Ukulele Fretboard Roadmaps
The Essential Patterns that all the Pros Know and Use
by Fred Sokolow and Jim Beloff
As a performer in the 1970s, Fred Sokolow played with the likes of John Herald, Frank Wakefield, and Jerry Garcia and opened for the Grateful Dead, the Doors, B.B. King, and Country Joe and the Fish. He has written more than one hundred instructional books for guitar, dobro, banjo, mandolin, and ukulele. Today Fred lives in Santa Monica where he performs retro jazz guitar, often with the former British rock star, Ian Whitcomb (now known as America’s Foremost Tin Pan Alley Man), and the legendary folk singer Tom Paxton. He also continues to produce instructional books, including three for the ‘ukulele (“Fretboard Roadmaps,” “ Blues Ukulele,” and “Bluegrass Ukulele”), and to teach.
In this, his first book for ukulele, Fred reveals a few tricks of the trade in a logical, easy-to-use manner, starting with a few strumming and picking patterns you’ll use throughout the book. Then he dives into the fretboard, uncharted territory for so many of us, yet with lots of important real estate we need to explore if we’re ever going to move ahead in our playing. You don’t have to memorize every note on every string, but a few basic principles will help you figure it out, if you need to, and Fred offers them here.
The real meat in the book, however, are the chapters on movable chords, the ones that contain no open, or unfretted, strings. Of course it’s a little challenging when the first chord he offers is an E (a tricky proposition for many of us) but it’s like doing the dishes or swimming laps. “It has to be done.” And the good news is, once you’ve mastered this, the fretboard is, essentially, yours. By page 28 it all comes together—the closed chords and the finger-picking patterns—in the old folk song, “Sloop John B” (I’ll bet you thought the Beach Boys wrote that) in the key of Eb! And, because of the way the material is presented you can make it as challenging as for yourself as you need to.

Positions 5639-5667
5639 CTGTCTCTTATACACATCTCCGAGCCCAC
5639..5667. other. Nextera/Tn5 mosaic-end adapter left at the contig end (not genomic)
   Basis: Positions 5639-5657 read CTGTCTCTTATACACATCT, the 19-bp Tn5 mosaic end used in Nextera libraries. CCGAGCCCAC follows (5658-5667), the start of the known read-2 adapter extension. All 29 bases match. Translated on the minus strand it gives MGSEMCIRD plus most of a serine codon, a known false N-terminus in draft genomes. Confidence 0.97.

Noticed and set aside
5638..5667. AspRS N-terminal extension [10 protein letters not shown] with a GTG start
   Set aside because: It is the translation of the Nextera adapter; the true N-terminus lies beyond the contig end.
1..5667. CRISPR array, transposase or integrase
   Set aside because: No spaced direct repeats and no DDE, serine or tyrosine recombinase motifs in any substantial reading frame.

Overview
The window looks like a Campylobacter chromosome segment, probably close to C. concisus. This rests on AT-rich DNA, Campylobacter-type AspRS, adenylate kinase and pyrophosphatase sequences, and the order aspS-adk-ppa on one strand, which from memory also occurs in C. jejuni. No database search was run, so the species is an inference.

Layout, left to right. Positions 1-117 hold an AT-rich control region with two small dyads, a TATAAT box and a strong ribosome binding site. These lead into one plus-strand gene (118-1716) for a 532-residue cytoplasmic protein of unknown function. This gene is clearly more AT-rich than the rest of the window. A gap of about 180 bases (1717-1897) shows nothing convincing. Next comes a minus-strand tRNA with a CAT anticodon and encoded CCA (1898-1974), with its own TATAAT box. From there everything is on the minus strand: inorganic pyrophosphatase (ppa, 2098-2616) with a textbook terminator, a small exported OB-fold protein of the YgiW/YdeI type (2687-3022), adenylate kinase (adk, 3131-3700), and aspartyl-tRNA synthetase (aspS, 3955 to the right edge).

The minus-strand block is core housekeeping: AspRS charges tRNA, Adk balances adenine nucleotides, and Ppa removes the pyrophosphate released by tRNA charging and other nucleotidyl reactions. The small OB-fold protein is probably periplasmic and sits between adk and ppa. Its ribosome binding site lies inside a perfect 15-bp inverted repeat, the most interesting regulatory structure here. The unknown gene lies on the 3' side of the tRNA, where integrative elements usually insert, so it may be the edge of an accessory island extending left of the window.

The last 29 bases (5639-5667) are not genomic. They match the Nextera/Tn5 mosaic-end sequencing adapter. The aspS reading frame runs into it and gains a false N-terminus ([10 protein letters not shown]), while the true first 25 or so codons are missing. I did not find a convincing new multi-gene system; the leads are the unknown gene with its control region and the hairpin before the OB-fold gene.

In fact, that’s the case with Fred’s Blues and Bluegrass books, as well. If you’re happy just playing the chords and strumming while you sing, there’s something for you to learn. At the same time, if you want to take it up a notch and start adding some interest to your playing, with a little finger picking and some chord soloing, you can do that, as well.
Fretboard Roadmaps is packed with good stuff, including a chapter on chord soloing, something we are always asked about, and ideas for improvisation…so you’ll have some notion about what to do the next time someone nods at you and says “take it away.” But the icing on the cake is the tunes you’ll learn along the way with the skills you’ve just been taught. And, if there’s any confusion as to what they’re supposed to sound like, the book comes with a CD so you can listen to (or try to play along with) Fred.
If you are serious about understanding your instrument and how it works, and you are committed to getting better at it in a focused, disciplined manner, this is the book for you. It could well be the best $15 you ever spent.
Ukulele Fretboard Roadmaps $14.95